In June, a full nine and a half inches of rain fell on the Atlanta area. So if you’ve walked outside one recent morning to find mushrooms sprouting on your lawn, you are probably not surprised. A variety of mushrooms make their appearance on Georgia lawns, and many of them have unusual names – fairy ring, inky caps, stinkhorn – to go with them. What they all have in common is that they are endemic in the soil, and part of the growing cycle in our environment.
Moist weather creates the perfect opportunity for mushrooms to thrive, which is why you’re likely to see them after the rainy weather we’ve been having. They typically grow in groups: only rarely will you find just one in your yard. They are not edible, nor poisonous to the touch, so you can pull them out by hand with no problem. But it is important that you supervise small children and pets to ensure they do not consume them.
Keeping Mushrooms Away
If you consider mushrooms on your lawn an eyesore, you’ll be glad to know that there are a couple of things you can do to keep them from coming back. One option to consider is core aeration for your lawn. This procedure will “open up” your soil, breaking up any compacted areas and helping to drain the soil of moisture. Core aeration is a great option when you’ve had problems with mushrooms repeatedly.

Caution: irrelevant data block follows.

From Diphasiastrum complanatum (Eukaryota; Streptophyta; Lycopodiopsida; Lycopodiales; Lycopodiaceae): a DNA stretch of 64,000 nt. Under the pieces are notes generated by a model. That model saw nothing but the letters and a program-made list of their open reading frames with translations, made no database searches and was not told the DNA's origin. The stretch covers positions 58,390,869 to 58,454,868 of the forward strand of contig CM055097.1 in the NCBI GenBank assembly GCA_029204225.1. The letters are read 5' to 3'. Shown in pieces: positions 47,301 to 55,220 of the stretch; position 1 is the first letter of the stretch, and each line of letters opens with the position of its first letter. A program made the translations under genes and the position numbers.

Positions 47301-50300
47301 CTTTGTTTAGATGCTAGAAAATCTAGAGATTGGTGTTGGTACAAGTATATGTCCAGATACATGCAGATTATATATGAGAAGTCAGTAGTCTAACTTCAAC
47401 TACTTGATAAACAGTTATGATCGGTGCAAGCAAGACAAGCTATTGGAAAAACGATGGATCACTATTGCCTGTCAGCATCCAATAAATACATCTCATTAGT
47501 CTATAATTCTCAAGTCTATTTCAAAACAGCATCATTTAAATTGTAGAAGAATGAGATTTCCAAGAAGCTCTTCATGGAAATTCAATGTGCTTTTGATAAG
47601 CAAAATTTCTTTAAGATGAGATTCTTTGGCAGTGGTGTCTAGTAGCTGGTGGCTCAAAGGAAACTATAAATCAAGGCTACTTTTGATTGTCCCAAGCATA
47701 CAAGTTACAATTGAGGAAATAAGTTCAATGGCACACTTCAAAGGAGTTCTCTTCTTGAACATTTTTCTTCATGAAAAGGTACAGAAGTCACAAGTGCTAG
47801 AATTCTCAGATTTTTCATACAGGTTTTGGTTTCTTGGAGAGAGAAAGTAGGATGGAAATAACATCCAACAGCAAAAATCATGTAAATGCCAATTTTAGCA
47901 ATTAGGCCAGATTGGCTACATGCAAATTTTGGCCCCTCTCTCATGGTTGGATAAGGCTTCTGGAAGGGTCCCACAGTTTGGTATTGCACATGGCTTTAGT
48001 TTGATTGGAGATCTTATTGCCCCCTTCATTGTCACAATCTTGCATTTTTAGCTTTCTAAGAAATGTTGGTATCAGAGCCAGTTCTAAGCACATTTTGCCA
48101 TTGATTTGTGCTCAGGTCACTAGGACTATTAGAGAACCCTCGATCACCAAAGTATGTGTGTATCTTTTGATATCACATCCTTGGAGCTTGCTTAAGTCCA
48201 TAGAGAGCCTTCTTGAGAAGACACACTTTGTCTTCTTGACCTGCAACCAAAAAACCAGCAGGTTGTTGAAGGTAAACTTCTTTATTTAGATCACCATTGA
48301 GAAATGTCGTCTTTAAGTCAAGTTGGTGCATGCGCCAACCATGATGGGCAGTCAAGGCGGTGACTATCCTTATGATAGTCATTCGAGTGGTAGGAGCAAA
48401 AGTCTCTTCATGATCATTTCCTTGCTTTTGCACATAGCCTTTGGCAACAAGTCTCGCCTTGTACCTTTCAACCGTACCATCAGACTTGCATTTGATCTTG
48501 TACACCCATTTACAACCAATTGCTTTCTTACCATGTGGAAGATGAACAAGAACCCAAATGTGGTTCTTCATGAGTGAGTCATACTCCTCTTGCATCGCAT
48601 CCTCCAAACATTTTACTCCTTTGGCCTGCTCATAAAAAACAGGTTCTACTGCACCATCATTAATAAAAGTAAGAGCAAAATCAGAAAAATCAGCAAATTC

Besides aeration, the only other treatment is to make sure you have adequate storm water drainage on your property. This can be done by installing curtain or other drainage systems to keep water from pooling on your lawn.
Is it Necessary to Treat Mushroom Growth?
You can go ahead and pull those pesky mushrooms out of your lawn. However, you are only plucking the “fruit” of the mushroom by doing this. And if the mushrooms have ripened, you may only be spreading the spores further on your lawn – especially if you are tempted to take a golf club to them. The fact is that the fungi that cause mushrooms to pop up on our lawns are always present in our soil. And that is a good thing – because they serve to decompose organic matter in the soil, turning it into nutrients for the lawn. However, there are a few conditions where mushroom growth on your lawn might be an important sign. First, mushrooms sprouting on the trunk or along the root lines of a tree may indicate it is dying. Also, brown patches in your lawn may be a sign of damaging fungal growth like brown patch or dollar spot disease. And a perennial crop of mushrooms in one area of your lawn may be a sign that construction or other debris was buried there. But for this seasonal mushroom outbreak – no need to do anything special. The heat of a Georgia August will most likely take care of them for you.